The pharaoh strikes back

The last day or two demonstrates that Mubarak has no intention of going down without a fight. At the same time, Egypt's Prime Minister has expressed regret for the loss of life and is pledging an orderly transition. Where does this leave us?

First of all, the events in the past day or two confirm a point I've made before: revolutionary upheavals are very hard to predict and the final outcome often isn't determined for weeks or months or even years.  I was obviously wrong about the potential for contagion from the original Tunisian catalyst, but not about the fact that authoritarian governments are often able to ride out these storms. I'm not saying that Mubarak will (and as I said a couple of days ago, I think the regime is fatally compromised even if he does hang on), but the past day or two reminds us that the regime is not without resources. To repeat myself further, the danger is that the onset of a significant violence will create a situation where extremists on both sides feel empowered, resulting in far more extensive damage to Egypt's social order.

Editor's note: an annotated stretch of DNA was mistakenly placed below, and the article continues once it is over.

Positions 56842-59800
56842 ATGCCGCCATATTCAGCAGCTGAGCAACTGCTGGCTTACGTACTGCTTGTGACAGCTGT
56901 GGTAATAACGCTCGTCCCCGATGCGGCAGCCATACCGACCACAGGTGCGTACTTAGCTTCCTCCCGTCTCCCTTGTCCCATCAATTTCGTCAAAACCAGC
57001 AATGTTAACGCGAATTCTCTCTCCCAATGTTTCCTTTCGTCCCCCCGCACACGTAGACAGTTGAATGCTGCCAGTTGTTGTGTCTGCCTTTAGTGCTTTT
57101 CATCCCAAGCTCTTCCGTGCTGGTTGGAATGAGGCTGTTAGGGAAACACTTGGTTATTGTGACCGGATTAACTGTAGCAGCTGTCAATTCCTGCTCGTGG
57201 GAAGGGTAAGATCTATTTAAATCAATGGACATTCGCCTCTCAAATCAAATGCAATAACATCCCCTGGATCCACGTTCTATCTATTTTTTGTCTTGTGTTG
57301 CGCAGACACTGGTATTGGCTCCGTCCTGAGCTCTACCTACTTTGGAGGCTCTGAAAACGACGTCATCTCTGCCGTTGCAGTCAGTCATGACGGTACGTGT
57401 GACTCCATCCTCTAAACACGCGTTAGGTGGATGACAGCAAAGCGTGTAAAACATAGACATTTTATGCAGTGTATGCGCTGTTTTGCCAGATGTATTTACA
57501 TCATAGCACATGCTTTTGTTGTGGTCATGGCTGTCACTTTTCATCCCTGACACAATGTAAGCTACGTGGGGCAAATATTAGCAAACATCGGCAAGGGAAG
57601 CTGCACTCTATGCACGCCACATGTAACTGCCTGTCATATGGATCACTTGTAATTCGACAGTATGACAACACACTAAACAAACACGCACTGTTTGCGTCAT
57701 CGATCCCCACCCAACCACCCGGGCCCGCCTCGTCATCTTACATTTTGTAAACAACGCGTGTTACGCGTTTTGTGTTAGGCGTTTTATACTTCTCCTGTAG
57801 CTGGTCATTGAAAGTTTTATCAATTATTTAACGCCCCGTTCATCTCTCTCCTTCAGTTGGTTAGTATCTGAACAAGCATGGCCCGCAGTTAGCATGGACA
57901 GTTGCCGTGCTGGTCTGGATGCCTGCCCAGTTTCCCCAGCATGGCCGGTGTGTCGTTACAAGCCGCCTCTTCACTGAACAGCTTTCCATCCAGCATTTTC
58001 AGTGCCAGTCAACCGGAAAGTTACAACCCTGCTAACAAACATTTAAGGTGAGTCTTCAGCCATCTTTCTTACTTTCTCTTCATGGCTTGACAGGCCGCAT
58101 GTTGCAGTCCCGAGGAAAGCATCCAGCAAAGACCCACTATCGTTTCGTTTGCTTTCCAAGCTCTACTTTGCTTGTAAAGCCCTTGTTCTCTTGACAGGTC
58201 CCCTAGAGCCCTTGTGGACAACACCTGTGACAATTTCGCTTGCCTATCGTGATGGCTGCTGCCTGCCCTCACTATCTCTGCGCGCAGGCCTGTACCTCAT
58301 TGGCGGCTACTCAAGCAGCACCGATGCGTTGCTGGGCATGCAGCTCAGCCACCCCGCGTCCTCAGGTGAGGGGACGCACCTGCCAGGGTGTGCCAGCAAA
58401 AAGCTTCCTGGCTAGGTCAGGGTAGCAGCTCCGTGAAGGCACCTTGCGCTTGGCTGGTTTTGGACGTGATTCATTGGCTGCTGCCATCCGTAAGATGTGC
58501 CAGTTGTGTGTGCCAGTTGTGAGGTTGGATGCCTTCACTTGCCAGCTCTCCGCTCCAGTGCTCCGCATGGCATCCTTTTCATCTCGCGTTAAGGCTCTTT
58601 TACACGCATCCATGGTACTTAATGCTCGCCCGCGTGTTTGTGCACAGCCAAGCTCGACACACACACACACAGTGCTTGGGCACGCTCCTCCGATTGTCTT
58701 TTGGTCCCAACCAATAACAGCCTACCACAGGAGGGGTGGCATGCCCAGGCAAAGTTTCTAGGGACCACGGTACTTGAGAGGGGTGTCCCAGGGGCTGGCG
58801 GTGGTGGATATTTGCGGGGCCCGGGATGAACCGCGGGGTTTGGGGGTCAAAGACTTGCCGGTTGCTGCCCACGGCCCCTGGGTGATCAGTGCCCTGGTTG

From a U.S. perspective, I'm with FP colleague Marc Lynch.  If Obama goes wobbly at this point, he'll look even weaker than many people in the Middle East already assume he is.  Given that Mubarak is beginning to do exactly what Obama asked him not to do, now's the time to distance ourselves even further. Obama should announce an immediate suspension of military aid to Egypt, while ordering the Pentagon to send a quiet message to Egyptian military commanders that aid will resume as soon as Mubarak steps down. We are playing the long game here, and need to take clear steps to ensure that we are not seen as complicit in dictatorial repression. Here I'm standing by my earlier remarks about the likely strategic consequences